The English International Master and well-known chess author Colin Crouch died on Saturday (yesterday as I write this) at the age of 58. Crouch had a number of health problems over the years, including a stroke some years ago that he himself mentioned in more than one of his chess books. Whether his death was in some way related to that particular problem, I don't know; readers with more information are asked to include more details if they have them.
I was not well acquainted with his chess, but have a number of his books and have looked at several more. I was struck by the humanness of his work - humanness in a good sense. At least or especially after his stroke, Crouch very clearly worked with the computer last, trying very hard to work out his analyses on his own, all the while admitting his limitations - general human limitations, yes, and also those unfortunately imposed upon him by his illness. The header on his blog (last updated just a week ago) strikes me as characteristic: "Mainly on the evolution of top level chess, or at least to the limited extent that I am able to understand what is going on."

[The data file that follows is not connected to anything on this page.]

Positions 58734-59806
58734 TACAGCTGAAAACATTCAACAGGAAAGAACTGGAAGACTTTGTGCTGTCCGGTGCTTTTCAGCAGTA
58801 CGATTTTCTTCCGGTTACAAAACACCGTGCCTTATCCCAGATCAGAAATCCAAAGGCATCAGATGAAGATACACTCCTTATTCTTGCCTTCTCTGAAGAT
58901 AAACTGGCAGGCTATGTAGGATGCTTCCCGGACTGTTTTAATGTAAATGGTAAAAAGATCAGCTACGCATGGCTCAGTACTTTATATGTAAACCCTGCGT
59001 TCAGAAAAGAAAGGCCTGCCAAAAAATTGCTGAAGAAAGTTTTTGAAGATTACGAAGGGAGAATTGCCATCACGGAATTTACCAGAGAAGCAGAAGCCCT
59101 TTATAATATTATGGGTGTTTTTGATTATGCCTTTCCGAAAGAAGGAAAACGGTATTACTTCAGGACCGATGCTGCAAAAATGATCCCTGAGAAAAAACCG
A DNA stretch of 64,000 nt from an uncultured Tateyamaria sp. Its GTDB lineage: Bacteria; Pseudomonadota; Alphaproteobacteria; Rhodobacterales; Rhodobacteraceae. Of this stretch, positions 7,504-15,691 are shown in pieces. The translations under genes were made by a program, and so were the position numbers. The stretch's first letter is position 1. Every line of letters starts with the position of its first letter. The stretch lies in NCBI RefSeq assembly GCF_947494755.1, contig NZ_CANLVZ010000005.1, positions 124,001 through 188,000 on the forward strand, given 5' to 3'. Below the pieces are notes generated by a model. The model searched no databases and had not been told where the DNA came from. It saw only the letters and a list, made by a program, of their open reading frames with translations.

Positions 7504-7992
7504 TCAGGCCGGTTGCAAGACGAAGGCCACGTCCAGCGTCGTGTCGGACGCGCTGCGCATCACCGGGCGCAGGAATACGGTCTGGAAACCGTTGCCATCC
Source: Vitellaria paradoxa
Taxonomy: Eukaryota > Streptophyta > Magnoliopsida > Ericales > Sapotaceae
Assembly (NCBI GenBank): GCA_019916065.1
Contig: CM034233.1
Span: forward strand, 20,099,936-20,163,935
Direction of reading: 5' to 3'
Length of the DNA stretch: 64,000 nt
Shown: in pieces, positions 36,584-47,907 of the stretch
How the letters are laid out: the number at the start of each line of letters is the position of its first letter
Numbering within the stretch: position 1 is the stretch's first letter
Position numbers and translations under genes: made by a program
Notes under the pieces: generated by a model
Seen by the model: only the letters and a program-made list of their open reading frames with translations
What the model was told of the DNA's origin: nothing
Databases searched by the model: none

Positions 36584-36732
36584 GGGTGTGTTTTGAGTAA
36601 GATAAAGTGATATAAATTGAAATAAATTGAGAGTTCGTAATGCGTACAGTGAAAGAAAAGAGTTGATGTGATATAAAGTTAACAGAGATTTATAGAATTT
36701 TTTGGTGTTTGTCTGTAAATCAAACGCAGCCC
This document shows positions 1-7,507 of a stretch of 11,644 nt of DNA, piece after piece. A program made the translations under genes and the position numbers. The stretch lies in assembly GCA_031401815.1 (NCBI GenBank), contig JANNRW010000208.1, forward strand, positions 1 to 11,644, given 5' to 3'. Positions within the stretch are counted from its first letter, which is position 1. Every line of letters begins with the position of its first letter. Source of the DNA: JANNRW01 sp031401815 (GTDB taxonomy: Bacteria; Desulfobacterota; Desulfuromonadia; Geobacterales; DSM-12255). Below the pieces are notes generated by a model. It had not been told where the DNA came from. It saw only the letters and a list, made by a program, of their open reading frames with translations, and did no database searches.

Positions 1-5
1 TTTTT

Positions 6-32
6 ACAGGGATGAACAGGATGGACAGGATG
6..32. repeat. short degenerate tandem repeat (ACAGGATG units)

I hope those who did know him will offer their reminiscences in the comments. For those who aren't familiar with his work, I would suggest having a look at one or more of his recent books (e.g. on the "Great Attackers" or Modern Chess: Move by Move are the two I know best, along with his older book on defense). They're not indispensable, but they are worthy contributions to chess literature. There's also his blog, mentioned above. There's also a thread on his passing on the English Chess Forum, and on that thread are a couple of his notable victories, which can be replayed here and here.
Rest in peace.